Telehealth utilization has exploded over the past six months, marking a paradigm shift in health care delivery. According to the U.S. Department of Health and Human Services (HHS), 43 percent of Medicare primary care visits were provided via telehealth in April 2020, compared to less than one percent (0.1) in February 2020.

Patients are adapting to the new care delivery paradigm, and studies show very high telehealth satisfaction rates. Telehealth quickly has become a key feature in our health care delivery system, but current health care requirements are struggling to keep pace, particularly as they relate to state licensure.

Federal Level Flexibilities

At the beginning of the COVID-19 pandemic, the Centers for Medicare & Medicaid Services issued dozens of regulatory flexibilities for providers, including expanding the list of services eligible for telehealth, lifting telehealth site origination requirements, and waiving Medicare and Medicaid requirements that practitioners be licensed in the state where they are providing services. These federal flexibilities are beneficial for seniors and have allowed the use of telehealth to grow in Medicare. However, these flexibilities are still subject to state licensure requirements.

Multiple State Rules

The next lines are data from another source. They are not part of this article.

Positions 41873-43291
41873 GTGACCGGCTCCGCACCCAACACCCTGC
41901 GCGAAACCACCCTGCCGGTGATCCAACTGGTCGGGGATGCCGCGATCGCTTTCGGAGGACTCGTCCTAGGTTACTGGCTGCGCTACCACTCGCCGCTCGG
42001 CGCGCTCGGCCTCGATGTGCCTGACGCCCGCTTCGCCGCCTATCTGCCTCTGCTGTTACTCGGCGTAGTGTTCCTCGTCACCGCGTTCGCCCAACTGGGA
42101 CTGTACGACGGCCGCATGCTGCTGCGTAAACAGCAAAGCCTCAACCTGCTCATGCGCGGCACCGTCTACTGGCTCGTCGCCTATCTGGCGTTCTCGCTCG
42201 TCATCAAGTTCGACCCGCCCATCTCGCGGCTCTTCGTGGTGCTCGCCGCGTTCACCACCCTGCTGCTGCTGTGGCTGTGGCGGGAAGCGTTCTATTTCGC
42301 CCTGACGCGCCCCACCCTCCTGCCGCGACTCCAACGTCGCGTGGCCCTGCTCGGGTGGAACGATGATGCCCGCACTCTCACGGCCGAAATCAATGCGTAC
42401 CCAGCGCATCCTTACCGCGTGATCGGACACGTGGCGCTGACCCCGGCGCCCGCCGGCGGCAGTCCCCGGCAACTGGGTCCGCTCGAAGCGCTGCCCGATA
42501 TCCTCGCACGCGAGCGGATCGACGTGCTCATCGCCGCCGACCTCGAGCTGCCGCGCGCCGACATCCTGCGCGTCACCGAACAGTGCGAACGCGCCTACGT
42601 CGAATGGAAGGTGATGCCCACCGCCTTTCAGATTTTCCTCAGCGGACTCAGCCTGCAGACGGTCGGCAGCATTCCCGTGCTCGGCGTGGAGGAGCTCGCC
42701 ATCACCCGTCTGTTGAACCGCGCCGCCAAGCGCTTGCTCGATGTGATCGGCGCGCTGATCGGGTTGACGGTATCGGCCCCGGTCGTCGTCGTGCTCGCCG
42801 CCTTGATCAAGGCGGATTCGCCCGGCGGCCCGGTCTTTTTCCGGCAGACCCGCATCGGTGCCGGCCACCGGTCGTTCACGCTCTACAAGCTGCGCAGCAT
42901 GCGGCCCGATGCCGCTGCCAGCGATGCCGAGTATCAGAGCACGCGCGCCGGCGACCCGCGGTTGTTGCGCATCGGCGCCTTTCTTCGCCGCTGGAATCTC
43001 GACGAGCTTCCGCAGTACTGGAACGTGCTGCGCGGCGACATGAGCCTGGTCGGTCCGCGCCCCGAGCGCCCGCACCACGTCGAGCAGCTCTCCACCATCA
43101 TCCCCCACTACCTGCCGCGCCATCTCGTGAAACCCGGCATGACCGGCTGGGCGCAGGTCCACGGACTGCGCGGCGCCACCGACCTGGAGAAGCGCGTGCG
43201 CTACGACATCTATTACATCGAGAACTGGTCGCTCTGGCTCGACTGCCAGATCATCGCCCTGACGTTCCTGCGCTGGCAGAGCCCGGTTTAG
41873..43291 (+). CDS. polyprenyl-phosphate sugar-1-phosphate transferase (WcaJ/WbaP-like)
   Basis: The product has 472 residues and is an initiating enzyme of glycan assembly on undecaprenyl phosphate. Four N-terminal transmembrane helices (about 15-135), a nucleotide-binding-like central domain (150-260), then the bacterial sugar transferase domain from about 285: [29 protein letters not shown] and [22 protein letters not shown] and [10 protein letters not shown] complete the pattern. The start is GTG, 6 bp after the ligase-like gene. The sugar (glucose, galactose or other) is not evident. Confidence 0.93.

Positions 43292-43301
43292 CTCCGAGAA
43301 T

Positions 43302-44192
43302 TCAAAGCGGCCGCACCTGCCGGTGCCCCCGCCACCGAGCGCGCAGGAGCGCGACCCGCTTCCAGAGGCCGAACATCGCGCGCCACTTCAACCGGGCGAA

Since states and state medical boards remain the primary regulatory body for physicians and other health care providers, this has created a myriad of state licensure rules and regulations that are confusing for physicians to navigate and restrict access to care for patients.

Small and solo practices have been reporting to ACOFP about the difficulties of complying with multiple state rules. Unlike many larger physician groups, most small and solo practices did not already have an established telehealth program and therefore lack the experience and administrative resources to comply with the multitude of state regulations.

To help small and solo practices navigate the various state laws, we have provided a few resources below.

State Licensure

Almost every state has modified their licensure requirements or renewal policies for health care providers in response to COVID-19, which includes telehealth requirements. The following sources provide updates on each state’s requirements (also available at the HHS website):

Interstate Compacts

Interstate compacts make it easier for providers to practice in multiple states. One major compact is the Interstate Medical Licensure Compact (IMLC), which is an agreement among 29 states to streamline the process for physicians who want to practice in multiple states. Approximately 80 percent of physicians meet the criteria for licensure through the Compact, according to the IMLC website.

Interested in joining the compact? Learn more.

ACOFP Member Impact

State licensure issues will likely continue to be a barrier to the adoption of telehealth. In order to gauge ACOFP member interest in telehealth issues and determine member priorities, we have launched a member survey. Please take a minute to share your feedback in this survey to help ACOFP develop our policy principles in 2021 and inform policymakers of family medicine telehealth priorities.

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